January 19, 2010

The Most Powerful Thing You Can Do Today

Hey, Program Officer. Are you covered up with "to-do's" and wondering if any of the pressing items on your to-do list will actually make a difference?

Here's one simple thing that you can do to powerfully supplement the small grants that you are making - and I bet it's not on your list.

Make triangles. Make a connection between two people in your network. And make one of those people someone who is working on their block, in their neighborhood - one of those resident leaders you know through your grassroots grantmaking work. And the other? Anyone else in that extensive network you have as funder - a board member, another staff member, a donor, another funder, a non-profit exec, or someone with another grassroots group (and this is just a start of an endless list of types of people in your network).

Making triangles was a recent topic that Jean Russell wrote about in her Nurture blog, with a focus on how to make powerful introductions. You introduce people all the time, right? So why not be more intentional about those introductions - how you do them and how you "count" them as part of what you do to create increase the leverage potential of the grants that you give.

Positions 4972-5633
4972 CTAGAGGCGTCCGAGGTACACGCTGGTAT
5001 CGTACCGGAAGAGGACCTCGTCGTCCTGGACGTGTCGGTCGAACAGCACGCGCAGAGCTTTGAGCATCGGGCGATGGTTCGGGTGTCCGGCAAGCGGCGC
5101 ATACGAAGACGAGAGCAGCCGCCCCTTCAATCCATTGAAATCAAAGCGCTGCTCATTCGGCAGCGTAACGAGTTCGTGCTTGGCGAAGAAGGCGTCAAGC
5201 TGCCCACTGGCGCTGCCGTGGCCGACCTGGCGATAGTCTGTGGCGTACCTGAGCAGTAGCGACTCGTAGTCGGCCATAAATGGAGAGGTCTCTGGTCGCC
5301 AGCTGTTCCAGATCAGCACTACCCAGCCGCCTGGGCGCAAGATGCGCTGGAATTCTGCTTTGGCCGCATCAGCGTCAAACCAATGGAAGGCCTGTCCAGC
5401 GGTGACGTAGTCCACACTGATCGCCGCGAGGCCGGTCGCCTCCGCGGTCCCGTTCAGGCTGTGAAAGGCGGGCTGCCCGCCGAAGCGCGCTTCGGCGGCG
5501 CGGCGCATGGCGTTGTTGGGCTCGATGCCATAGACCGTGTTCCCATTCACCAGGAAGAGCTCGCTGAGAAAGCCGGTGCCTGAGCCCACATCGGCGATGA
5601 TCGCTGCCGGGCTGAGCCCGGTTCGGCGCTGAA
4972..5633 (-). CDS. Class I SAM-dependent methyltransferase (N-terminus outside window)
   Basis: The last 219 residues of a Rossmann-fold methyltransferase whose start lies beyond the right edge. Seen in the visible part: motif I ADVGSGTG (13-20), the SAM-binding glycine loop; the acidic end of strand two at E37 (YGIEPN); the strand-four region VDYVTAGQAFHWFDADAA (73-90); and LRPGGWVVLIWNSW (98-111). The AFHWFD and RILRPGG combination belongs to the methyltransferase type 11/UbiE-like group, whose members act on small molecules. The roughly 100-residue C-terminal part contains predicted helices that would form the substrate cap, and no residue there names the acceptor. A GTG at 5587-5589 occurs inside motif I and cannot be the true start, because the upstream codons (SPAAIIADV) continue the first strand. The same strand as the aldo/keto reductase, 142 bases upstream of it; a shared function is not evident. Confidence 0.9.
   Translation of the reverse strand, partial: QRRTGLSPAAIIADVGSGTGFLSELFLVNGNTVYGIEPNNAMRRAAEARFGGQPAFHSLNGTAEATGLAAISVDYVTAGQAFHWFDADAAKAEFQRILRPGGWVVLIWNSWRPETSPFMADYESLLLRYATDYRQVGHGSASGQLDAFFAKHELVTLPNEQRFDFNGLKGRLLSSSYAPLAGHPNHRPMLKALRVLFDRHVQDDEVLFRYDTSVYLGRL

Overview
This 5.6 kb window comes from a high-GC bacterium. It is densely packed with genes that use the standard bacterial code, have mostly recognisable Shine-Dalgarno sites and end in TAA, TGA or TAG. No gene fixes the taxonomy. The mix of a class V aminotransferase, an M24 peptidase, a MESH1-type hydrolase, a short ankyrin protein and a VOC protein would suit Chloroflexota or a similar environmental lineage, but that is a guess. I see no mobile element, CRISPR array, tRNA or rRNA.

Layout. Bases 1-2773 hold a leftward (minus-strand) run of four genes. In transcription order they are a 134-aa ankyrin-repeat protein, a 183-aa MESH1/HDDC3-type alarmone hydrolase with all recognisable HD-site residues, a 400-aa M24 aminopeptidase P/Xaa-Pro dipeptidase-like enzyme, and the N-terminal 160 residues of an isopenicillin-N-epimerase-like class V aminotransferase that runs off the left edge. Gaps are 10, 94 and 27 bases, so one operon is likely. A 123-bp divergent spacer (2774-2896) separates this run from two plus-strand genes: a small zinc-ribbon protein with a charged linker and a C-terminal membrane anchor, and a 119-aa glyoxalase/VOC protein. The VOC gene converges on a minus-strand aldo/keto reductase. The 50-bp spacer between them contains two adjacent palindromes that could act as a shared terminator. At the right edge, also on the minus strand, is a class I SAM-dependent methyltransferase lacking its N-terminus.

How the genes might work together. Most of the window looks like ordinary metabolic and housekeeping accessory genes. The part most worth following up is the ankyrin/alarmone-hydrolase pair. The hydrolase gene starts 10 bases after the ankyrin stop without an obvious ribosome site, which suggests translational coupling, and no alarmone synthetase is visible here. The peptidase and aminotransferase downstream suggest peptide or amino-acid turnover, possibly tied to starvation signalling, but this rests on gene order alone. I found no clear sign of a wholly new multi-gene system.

Making triangles is also a key concept of network weaving, written about here on the Network Weaving blog.

A triangle exists between three people in a social network. An "open triangle" is where there is an opportunity to introduce two people by the third person who knows them both -- it is a triangle with one missing link. A "closed triangle" is where all three people know each other.
There are lots of reasons why big thinkers on small grants should get into network weaving. But in these times - when there is so much hand-wringing about not enough money and so much clinging to the belief that the solution to the angst we are experiencing in our communities is tied exclusively to the amount of money invested rather than in things we can actually do that don't take much money - wouldn't it be amazing to see what would happen if you put just one "closing the triangle" task on your to-do list each day, and if the possibilities that emerged from the new triangles that you create were counted and valued by those who are doing the counting and valuing?


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